Long Length 4 & 5 Axis
Machining Aluminium and Aluminium Alloys?
Traditional machining operations such as turning, milling, boring, tapping, sawing etc. are easily performed on aluminium and its alloys. The machines that are used can be the same as for use with steel, however optimum machining conditions such as rotational speeds and feed rates can only be achieved on machines designed for machining aluminium alloys. The specific properties of aluminium alloys must be considered: their density allows high speeds of rotation and translation as the inertia of aluminium alloy swarf is less than that of steel, their modulus of elasticity – one third that of steel – requires appropriate chucking and clamping arrangements that avoid deformation and distortion, their thermal conductivity assists heat dissipation. Given the high rate of chip removal, the heat generated by the machining process is taken away with the swarf without having the time to diffuse into the metal, a coefficient of linear expansion that is twice that of steel makes heating undesirable if criteria of dimensional stability are to be satisfied. Unlike steel, there is no need to provide heat treatment of the “stress-free annealing” type during machining.
The specific cutting force needed to machine aluminium alloys is far less than is required for steel. For the same section of swarf, the force is one third of that required for aluminium than for low-carbon steel, so it follows for the same cutting force, chip removal is three times higher with aluminium alloys such as 2017A whose level of mechanical properties is on a par with that for low-carbon steel.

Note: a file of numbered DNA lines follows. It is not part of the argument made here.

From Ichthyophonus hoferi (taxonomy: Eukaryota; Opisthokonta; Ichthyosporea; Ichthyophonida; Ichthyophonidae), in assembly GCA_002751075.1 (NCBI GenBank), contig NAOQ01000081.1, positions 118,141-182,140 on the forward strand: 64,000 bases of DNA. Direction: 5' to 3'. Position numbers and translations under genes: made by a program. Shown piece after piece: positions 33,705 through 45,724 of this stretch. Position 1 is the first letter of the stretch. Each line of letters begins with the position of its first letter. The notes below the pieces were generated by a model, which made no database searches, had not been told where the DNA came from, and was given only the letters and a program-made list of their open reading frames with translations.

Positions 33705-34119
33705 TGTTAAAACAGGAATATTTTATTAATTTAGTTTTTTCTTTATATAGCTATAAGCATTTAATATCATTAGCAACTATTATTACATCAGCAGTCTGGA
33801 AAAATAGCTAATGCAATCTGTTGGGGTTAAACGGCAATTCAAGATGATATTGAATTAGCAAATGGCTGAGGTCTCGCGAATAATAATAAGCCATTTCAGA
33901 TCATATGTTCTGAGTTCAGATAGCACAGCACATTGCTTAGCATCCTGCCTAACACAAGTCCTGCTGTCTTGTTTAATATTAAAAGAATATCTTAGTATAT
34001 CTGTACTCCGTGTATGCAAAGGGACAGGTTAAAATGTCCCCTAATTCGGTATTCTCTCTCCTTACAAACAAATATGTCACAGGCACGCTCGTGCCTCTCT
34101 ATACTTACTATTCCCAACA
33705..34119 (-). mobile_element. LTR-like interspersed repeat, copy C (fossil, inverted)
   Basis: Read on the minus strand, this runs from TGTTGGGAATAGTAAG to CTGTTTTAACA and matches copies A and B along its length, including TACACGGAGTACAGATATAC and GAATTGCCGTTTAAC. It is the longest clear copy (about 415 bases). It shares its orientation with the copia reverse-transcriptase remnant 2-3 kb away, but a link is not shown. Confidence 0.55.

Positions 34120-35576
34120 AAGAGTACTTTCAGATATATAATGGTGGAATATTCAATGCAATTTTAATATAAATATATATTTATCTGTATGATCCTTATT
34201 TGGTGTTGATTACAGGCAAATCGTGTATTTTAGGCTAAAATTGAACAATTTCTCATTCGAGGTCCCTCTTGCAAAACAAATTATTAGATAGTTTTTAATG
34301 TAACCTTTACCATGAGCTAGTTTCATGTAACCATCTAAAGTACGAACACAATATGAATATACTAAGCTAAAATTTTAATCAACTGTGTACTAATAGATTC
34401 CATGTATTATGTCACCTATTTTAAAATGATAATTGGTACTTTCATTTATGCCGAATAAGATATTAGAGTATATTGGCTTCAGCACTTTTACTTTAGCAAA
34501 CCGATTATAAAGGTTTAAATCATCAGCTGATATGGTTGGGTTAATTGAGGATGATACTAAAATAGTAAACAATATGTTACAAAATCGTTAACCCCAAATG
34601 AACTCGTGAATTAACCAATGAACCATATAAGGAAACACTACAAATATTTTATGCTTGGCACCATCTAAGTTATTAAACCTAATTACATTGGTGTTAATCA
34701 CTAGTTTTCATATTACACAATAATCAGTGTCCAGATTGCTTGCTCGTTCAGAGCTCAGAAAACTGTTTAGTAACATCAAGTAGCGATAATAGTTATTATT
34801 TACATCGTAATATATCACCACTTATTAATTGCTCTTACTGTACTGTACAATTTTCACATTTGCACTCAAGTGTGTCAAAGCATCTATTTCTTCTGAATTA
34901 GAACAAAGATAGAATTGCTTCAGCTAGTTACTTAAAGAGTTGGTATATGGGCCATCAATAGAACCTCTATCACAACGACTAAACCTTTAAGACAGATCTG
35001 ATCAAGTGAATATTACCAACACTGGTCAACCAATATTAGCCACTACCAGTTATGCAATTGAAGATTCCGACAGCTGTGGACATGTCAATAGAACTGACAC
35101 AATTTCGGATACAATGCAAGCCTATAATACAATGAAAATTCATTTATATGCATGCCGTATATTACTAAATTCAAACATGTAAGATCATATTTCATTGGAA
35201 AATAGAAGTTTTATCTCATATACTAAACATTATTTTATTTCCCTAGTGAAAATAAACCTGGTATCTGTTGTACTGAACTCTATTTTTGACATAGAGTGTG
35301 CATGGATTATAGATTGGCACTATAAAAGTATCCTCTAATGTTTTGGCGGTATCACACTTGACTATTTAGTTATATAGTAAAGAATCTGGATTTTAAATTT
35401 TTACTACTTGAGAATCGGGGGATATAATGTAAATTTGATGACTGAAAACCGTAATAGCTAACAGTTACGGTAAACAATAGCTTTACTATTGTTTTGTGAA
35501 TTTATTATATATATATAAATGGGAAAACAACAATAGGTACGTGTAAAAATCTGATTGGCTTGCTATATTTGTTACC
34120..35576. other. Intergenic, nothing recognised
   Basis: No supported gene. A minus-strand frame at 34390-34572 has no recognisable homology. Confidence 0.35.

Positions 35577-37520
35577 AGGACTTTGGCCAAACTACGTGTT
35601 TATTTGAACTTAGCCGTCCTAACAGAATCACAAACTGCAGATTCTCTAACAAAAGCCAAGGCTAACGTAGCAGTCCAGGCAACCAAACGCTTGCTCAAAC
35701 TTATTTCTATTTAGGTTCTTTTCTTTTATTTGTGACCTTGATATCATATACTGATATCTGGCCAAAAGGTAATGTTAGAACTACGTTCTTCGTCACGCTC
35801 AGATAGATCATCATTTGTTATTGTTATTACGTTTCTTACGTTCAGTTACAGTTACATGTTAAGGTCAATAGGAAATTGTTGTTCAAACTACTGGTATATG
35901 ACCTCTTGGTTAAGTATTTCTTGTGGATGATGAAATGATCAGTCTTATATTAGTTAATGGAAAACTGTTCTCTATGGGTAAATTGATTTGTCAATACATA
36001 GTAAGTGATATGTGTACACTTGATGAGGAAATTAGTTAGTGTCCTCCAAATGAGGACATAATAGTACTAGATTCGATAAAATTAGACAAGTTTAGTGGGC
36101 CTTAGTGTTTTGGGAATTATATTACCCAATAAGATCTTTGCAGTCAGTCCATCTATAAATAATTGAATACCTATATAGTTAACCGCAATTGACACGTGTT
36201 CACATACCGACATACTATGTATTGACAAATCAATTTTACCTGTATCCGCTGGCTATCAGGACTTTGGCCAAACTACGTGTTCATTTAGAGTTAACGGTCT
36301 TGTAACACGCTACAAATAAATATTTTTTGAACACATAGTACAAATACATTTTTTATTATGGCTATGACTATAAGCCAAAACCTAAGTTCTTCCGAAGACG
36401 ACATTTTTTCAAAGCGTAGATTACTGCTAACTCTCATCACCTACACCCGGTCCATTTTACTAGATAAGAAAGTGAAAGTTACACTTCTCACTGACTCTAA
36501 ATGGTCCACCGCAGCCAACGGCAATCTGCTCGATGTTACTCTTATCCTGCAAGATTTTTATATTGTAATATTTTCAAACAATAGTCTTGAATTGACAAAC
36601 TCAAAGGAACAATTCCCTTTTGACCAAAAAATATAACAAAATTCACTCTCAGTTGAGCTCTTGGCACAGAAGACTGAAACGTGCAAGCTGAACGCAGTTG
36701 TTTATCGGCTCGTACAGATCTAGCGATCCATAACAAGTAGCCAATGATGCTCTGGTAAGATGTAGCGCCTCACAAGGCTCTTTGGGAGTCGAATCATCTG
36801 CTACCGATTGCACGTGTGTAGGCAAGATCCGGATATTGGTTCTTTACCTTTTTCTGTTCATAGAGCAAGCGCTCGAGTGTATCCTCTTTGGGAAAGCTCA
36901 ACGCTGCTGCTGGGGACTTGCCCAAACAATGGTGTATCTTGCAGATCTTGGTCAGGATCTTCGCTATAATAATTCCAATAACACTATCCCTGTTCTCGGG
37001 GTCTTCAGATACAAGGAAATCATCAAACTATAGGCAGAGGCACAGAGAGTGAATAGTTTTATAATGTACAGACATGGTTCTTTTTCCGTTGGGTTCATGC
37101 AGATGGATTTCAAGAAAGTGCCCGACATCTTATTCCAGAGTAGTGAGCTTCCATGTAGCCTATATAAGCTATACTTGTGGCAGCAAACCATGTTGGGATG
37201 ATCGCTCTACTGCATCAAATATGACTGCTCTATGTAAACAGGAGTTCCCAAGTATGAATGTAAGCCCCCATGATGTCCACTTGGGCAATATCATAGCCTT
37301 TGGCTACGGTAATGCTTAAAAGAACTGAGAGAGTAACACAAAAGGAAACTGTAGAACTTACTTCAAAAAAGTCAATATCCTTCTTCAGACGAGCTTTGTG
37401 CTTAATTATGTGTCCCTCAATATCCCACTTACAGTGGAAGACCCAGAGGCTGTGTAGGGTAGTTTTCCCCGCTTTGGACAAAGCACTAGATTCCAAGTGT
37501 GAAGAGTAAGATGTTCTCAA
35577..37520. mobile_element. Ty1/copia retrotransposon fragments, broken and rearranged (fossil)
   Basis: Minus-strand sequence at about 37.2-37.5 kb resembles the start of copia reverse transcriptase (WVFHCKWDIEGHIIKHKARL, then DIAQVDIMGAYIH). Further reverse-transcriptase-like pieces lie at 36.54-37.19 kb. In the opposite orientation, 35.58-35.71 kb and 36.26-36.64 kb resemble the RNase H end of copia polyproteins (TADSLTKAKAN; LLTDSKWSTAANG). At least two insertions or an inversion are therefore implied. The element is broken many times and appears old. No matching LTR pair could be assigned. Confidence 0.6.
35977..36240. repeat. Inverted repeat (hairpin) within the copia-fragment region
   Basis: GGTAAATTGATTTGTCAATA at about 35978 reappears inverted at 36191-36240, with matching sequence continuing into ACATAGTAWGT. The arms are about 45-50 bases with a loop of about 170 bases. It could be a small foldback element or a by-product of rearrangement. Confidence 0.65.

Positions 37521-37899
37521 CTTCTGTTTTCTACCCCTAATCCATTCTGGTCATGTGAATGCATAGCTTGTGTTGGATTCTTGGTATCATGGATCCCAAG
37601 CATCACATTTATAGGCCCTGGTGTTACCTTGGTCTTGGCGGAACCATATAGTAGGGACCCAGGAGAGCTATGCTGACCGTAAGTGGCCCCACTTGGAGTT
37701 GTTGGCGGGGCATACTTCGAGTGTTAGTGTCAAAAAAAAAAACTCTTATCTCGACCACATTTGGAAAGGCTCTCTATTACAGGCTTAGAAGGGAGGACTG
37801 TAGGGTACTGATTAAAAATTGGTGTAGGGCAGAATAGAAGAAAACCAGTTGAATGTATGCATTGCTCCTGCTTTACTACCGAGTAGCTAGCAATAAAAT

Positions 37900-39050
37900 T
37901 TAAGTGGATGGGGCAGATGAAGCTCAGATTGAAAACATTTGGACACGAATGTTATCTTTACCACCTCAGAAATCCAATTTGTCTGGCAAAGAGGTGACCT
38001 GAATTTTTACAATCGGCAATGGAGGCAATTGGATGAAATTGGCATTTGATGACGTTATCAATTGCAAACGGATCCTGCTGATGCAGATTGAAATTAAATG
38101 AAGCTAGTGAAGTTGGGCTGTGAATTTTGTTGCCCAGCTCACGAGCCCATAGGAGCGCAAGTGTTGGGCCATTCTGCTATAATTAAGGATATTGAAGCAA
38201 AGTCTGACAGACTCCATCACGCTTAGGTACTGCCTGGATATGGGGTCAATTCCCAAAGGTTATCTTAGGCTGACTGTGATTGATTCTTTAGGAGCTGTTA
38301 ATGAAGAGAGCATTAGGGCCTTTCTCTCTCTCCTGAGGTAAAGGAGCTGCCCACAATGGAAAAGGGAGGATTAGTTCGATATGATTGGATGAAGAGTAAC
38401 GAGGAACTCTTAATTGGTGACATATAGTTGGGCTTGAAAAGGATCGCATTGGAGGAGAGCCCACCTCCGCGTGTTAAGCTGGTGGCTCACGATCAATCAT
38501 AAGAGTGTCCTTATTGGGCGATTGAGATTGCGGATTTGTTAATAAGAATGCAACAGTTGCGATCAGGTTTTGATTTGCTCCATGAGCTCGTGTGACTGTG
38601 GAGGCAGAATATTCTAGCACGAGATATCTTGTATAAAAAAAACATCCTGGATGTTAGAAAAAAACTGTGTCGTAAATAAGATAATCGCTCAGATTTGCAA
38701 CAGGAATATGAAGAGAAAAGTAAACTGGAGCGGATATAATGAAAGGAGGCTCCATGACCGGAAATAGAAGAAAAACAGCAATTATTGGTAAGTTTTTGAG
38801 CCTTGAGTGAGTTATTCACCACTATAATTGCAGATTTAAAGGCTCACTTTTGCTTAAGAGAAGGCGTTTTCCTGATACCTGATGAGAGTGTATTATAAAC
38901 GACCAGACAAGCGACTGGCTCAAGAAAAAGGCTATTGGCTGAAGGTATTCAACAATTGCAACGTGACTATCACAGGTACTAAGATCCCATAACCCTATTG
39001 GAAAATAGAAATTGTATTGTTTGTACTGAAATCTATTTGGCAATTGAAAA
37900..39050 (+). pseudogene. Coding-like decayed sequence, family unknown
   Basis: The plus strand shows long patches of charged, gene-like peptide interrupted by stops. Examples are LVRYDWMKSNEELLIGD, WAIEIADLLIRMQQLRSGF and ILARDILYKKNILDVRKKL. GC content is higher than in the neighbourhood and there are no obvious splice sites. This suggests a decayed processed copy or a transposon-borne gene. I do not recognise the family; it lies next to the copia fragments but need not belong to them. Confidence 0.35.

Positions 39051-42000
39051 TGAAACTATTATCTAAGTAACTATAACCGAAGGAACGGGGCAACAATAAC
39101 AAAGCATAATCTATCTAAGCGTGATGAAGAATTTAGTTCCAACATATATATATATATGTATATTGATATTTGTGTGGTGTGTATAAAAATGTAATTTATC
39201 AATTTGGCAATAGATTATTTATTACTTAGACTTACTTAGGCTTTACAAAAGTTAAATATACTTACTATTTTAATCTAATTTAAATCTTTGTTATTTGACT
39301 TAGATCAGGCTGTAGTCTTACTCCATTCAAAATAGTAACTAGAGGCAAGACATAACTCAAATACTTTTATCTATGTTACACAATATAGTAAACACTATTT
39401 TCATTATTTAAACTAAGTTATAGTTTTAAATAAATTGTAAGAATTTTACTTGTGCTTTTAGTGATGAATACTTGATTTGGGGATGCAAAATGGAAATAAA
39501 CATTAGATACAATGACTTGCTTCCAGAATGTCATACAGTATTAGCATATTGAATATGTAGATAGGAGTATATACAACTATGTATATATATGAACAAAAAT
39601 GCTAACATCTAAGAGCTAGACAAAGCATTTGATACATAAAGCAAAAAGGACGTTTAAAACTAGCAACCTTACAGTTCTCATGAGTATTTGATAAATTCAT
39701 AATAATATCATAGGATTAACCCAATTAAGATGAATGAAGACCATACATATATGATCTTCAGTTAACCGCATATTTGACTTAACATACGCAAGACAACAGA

The geometry of tools must be specially designed for use with aluminium alloys. Edges must be very keen and cutting tool faces must be highly polished so as to remove swarf efficiently and prevent it from bonding to the tool. Cutting angles will depend on the alloys. The rake angle of the cutting edge must be greater than 6 o and can attain 12 o. The use of tools tipped with TiN or TiCN by PVD deposition only is highly advisable for machining alloys that contain no more than 7% silicon. (Angle of 15 o for diamond coated carbide (CVD Diamond) tools and polycrystalline diamond (PCD) tools.) Provided tooling is designed for aluminium alloys, tool life is much longer than for machining steels, all other factors being equal. All wrought alloys can be machined very rapidly. With special machines (high speed spindles) the machining speed can attain (and exceed) 2 to 3000 m/min with 2000 and 7000 series alloys. Thus for a 12 mm diameter tool the cutting rate can be as high as 50,000 r.p.m. for a feed rate of 10 m/min. With very high cutting rates it is possible to obtain very thin sheet and much lighter components.
Rate of Advance and Depth of Cut?
Given the low modulus of aluminium alloys, high rates of advance are not advisable, even for rough machining. The feed rate should be limited to 0.3mm per revolution. For finishing operations the rate of advance will be determined by the specified surface roughness for the finished product. The depth of cut will depend on the specified accuracy.
Lubrication is a very important factor in the machining of aluminium alloys, and has three main functions: cooling to dissipate the heat generated by cutting and friction, preventing swarf from bonding to the tools, removing swarf from the point of machining. Although three types of lubrication are available- spray mists, full cutting oil, and oil emulsions- the latter option is the most common because this method dissipates more calories per kilo of lubricant, of the order of 200 kg/J. Cutting fluids reduce friction and aid tapping operations. Lubricant spray mists are not advisable where a lot of heat has to be dissipated. The composition of cutting fluids must meet other requirements: they must be compatible with aluminium alloys, they must not cause stains or surface corrosion (no chlorine or sulphur compounds, they must have an anti-bacterial action to prevent fungal growth, they must be environmentally friendly.